Simon Cowell Calls Gaga A 'Boring Singer,' Disses Beyonce & Katy Perry
Simon Cowell Calls Gaga A 'Boring Singer,' Disses Beyonce & Katy Perry

Simon Cowell has some choice words for American Idol creator Simon Fuller: Keep your hands off "The X Factor."

Cowell is finally responding to the lawsuit filed in July by Fuller against Fox and producer Fremantle claiming Fuller is owed an executive producer credit and millions of dollars in fees from the Cowell-produced "X Factor," which bows in the U.S. in September.

"I'm surprised this has happened," Cowell tells The Hollywood Reporter in an interview. "Because you can't give someone an executive producer's title if they didn't executive produce the show."

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As THR first reported, Fuller sued July 20 in Los Angeles Superior Court claiming he negotiated a hefty executive producer fee and credit on "X Factor" as part of a settlement of a 2004 copyright-infringement lawsuit against Cowell when "X Factor" launched in the U.K. At the time, Fuller claimed that "X Factor," which had eclipsed Idol in popularity in Britain, was a blatant rip-off of the "Idol" format. To settle the feud between the two Simons, Fox and Fremantle, which produces both "Idol" and "X Factor," helped broker a deal in which Fuller would end "Pop Idol" in the U.K. but Cowell would agree to remain a judge on American Idol for five years and keep X Factor off U.S. television until 2011. The Fuller suit claimed Fox and Fremantle are now refusing to honor that deal and credit him "commesurate with his duties and stature in the entertainment industry."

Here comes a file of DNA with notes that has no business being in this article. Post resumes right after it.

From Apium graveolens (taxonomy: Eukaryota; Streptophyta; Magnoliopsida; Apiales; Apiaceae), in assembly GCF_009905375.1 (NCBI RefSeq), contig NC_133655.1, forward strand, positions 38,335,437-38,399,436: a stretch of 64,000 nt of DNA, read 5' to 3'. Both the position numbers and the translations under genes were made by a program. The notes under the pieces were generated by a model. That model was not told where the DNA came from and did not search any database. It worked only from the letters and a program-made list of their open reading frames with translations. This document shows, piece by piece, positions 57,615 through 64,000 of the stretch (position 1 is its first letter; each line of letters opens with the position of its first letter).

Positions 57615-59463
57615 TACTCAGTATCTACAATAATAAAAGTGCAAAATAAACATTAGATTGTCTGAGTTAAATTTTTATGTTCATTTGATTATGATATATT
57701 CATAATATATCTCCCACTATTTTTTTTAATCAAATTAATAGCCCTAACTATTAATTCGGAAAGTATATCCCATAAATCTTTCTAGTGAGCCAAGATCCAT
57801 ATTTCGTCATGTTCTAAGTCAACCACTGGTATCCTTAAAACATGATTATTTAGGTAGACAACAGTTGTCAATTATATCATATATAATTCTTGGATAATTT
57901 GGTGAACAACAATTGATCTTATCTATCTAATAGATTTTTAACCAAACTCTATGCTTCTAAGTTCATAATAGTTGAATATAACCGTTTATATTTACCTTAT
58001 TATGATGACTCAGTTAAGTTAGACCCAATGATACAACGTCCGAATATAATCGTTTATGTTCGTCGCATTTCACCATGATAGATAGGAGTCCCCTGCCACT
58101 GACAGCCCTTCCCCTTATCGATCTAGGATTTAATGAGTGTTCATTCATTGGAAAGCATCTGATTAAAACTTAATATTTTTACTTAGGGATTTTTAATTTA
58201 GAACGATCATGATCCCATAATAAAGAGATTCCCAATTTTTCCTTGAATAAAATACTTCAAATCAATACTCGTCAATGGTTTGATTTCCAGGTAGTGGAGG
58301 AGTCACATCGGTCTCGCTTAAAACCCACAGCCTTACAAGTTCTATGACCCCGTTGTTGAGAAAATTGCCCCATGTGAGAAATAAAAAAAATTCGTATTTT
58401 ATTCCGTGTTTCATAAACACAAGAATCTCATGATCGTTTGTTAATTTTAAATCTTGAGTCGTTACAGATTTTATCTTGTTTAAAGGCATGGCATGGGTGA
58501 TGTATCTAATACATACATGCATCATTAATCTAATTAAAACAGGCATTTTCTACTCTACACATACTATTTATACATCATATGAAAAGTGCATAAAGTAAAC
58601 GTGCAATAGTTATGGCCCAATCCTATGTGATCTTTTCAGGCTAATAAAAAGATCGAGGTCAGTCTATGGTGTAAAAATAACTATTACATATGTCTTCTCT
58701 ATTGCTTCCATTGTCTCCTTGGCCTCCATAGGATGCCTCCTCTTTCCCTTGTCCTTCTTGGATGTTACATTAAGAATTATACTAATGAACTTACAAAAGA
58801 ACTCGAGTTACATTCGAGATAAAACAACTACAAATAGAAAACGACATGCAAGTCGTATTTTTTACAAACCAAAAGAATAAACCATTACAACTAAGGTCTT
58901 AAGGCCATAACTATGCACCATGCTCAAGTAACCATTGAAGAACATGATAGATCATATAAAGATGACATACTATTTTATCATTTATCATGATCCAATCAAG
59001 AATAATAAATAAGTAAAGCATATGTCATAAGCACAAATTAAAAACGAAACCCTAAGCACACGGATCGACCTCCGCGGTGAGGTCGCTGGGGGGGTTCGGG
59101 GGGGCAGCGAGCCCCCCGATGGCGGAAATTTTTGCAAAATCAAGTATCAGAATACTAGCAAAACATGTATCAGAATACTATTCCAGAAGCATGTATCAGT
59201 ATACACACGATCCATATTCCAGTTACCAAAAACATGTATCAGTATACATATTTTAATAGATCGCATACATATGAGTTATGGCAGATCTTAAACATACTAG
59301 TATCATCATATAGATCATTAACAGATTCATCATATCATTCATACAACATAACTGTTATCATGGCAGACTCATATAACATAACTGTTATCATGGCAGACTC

But Cowell, who is not a defendant in the suit, tells THR that Fuller never negotiated any deal requiring a credit or fee associated with "X Factor." Has Fuller had anything to do with "X Factor" at all?

"No," Cowell reiterates. "It's like me saying I want to be executive producer on 'The Voice' or 'Project Runway'."

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Credits on movies and television shows can appear for various reasons, irrespective of the amount of work a person actually contributes. Executive producer credits, for instance, often are awarded to those who contributed either money or creative input during the development process. Credits in certain cases can even be the product of a settlement of a lawsuit. But Cowell says the resolution of the "X Factor" litigation did not grant Fuller any credit rights.

If not, why did he sue?

"Genuinely on this one I haven't got a clue," Cowell tells THR. "It's not part of our settlement agreement, it never was. So I was as surprised as anyone."

Cowell's latest comments are another jab in the ongoing international boxing match between the two megarich Simons. Fox, which will air both X Factor this fall and Idol in the spring, is in business with both men, but it is backing Cowell's version of the story in the "X Factor" litigation. "Mr. Fuller has not been hired, nor performed any duties, on the U.S. version of 'The X Factor,'" the network said in a statement when the lawsuit was filed. "His suit seeks payment and credit as an executive producer despite his neither having been approved by the required parties, nor hired, as such. We believe this lawsuit is without merit, and we expect to prevail."

Fuller's attorneys have taken issue with Fox and Fremantle's position that they never "approved" him as executive producer under his "X Factor" settlement agreement, thus denying him the credit and fee. "It is precisely because Fox was contractually obligated to approve Fuller as executive producer and has breached that obligation that the case was filed," Fuller's lawyer Dale Kinsella said in a statement. "Fox appears to be admitting early on that they have breached the agreement."

The Fuller lawsuit does not seek an injunction against the broadcast of "X Factor," so regardless of the next steps, Cowell can be sure that the legal mess won't derail the show's premeire, set for Sept 20 on Fox.